In early postcolonial Burma, millenarian prophecies about the imminent arrival of Setkya Min, the world emperor, circulated. This exalted personage was expected to protect Buddhism, and usher in a golden age for Buddhism and Burma. In the late 1950s and the early 1960s, the anthropologists Michael Mendelson and Melford E. Spiro encountered a perplexing phenomenon – a few so-called royal esoteric congregations whose leaders behaved as kings and were treated as such by their followers. These leaders were held to fulfill the prophecies and thus to be impersonations of the powerful figure Setkya Min, a weikza, a future Buddha, and a righteous king.
Mendelson and Spiro understood these congregations as being continuous with the anti-colonial and even the pre-millenarian rebellions. Until now, this interpretation has remained uncontested, probably due to lack of empirical evidence, since most scholars have assumed that these kinds of congregations ceased to exist long time ago. However, there still exists one such congregation in Burma, and was founded in the early 1950s. This article demonstrates how this congregation has waged a "battle" with supernatural means against what it perceived as the evil, anti-Buddhist forces to save Buddhism from extinction, and that it is just as anti-colonial and anti-Western as the anti-colonial rebellions. Moreover, the article argues that this congregation is similar to those studied by Mendelson and Spiro, and that these kinds of congregations should be understood as new Buddhist movements emerging in response to crises of authority and identity, to projects of modernization and nation-building, and to political turmoil in the postcolonial period. These congregations represented a quest for identity (individual, communal, and national), and are comparable to the other new religious movements that emerged in Southeast Asia in the postwar period.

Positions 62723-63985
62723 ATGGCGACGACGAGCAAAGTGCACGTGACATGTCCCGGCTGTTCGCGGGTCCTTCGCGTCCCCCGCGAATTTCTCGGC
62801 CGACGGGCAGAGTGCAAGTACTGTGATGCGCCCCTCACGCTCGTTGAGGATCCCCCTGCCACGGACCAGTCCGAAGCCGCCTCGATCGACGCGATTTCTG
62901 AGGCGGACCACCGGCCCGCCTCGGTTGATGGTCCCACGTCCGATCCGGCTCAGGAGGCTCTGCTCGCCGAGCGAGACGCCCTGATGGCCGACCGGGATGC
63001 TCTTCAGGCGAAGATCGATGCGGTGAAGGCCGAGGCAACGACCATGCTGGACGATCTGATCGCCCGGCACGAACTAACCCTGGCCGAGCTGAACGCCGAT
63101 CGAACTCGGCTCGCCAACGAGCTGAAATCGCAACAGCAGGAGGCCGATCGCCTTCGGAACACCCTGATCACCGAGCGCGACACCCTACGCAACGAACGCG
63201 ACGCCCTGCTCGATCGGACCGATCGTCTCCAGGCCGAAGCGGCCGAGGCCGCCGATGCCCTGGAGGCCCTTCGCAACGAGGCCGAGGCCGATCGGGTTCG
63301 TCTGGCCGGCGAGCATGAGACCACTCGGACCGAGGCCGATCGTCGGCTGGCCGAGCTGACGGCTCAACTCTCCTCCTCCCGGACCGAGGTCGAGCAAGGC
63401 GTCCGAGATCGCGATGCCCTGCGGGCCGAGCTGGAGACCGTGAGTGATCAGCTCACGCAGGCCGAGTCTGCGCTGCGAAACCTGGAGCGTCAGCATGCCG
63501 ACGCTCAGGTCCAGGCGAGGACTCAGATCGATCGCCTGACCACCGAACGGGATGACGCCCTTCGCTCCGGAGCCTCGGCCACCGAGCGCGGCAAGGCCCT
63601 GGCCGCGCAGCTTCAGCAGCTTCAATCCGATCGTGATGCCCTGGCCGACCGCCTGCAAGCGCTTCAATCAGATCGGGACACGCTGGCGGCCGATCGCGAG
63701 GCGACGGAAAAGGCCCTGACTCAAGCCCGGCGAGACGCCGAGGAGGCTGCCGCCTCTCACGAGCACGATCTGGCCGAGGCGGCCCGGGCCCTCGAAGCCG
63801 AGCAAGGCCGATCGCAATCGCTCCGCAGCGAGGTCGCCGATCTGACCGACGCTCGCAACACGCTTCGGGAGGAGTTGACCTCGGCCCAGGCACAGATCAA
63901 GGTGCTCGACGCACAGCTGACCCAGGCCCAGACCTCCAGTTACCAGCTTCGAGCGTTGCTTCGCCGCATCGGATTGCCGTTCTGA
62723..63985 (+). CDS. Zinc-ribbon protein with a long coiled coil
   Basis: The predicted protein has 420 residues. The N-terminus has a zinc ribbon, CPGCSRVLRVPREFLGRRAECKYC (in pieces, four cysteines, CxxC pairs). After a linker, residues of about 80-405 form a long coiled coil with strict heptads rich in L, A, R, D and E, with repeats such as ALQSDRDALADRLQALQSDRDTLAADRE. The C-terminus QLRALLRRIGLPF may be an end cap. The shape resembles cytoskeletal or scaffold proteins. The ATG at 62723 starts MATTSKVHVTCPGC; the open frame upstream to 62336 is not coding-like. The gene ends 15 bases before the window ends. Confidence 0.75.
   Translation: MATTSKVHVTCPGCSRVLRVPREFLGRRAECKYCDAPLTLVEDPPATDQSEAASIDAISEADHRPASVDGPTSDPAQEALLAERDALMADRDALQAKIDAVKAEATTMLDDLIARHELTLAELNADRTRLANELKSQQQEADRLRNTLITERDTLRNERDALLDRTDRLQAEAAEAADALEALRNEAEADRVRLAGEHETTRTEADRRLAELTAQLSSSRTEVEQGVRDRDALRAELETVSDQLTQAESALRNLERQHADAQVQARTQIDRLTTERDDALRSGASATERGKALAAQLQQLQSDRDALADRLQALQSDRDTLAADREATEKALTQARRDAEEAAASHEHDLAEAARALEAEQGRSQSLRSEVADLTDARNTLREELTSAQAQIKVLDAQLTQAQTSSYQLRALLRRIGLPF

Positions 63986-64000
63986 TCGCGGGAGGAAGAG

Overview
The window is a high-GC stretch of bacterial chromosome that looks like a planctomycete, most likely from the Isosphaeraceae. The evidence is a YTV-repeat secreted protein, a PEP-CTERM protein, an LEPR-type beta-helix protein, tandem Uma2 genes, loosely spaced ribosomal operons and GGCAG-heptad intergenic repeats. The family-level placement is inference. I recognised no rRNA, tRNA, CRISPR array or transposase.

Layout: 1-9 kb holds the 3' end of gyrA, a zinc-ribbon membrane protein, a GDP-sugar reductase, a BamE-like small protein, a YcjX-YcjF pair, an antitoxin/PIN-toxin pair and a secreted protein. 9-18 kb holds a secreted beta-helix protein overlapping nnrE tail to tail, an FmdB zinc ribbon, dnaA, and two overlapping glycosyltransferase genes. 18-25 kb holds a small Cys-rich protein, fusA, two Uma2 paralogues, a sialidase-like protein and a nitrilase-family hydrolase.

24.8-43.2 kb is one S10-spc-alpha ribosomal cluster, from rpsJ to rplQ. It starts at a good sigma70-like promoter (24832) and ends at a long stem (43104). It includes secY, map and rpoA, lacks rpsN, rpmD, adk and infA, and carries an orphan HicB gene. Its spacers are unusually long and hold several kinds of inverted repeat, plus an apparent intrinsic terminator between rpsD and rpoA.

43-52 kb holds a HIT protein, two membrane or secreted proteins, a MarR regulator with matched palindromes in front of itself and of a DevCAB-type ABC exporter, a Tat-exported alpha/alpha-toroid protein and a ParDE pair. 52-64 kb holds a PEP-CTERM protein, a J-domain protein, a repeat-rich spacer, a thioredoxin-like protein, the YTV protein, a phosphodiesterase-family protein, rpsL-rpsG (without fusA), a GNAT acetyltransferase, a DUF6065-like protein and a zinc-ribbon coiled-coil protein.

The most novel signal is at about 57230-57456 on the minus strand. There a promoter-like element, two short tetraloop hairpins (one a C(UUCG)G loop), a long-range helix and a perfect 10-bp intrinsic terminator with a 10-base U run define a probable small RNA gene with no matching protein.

Although pagoda building is undoubtedly highly regarded as a merit-earning act in Myanmar, the ritual process itself has seldom received much attention. Generally there exist five ritual processes of pagoda building. In each ritual, the specialists of weikza knowledge play much part. This article attempts to consider why these specialists of weikza knowledge are regarded as indispensable persons for pagoda-building, through the analysis of the rituals. The construction of pagoda differs from the other donations in many points. Pagoda-building, considered as big project requesting much time and financial support, is not ordinarily observed in the communities. The knowledge of pagoda building and its associated rituals is transmitted not within the village community, but through closed mentor–student relationships such as those between specialists of weikza knowledge. Pagoda-building is also more risky, compared with the other donations. It is prone to failure or delay, which has both karmic and social consequences for the donor. The donors also try to raise the protection power to complete the project by various practices such as keeping precepts, drawing the power of protection by payeik-recitation, following the time guided by astrology, bringing out the protection from spirits, calling on the weiksa, utilizing the knowledge of weiksa specialists. Especially when they face with the difficulties, they rely on the specialists of weikza knowledge on the rituals.
In other words, weikza specialists are expected to contribute pagoda-building, for they can bring out the protection of weikza and they hold enough knowledge by which they achieve ritual success.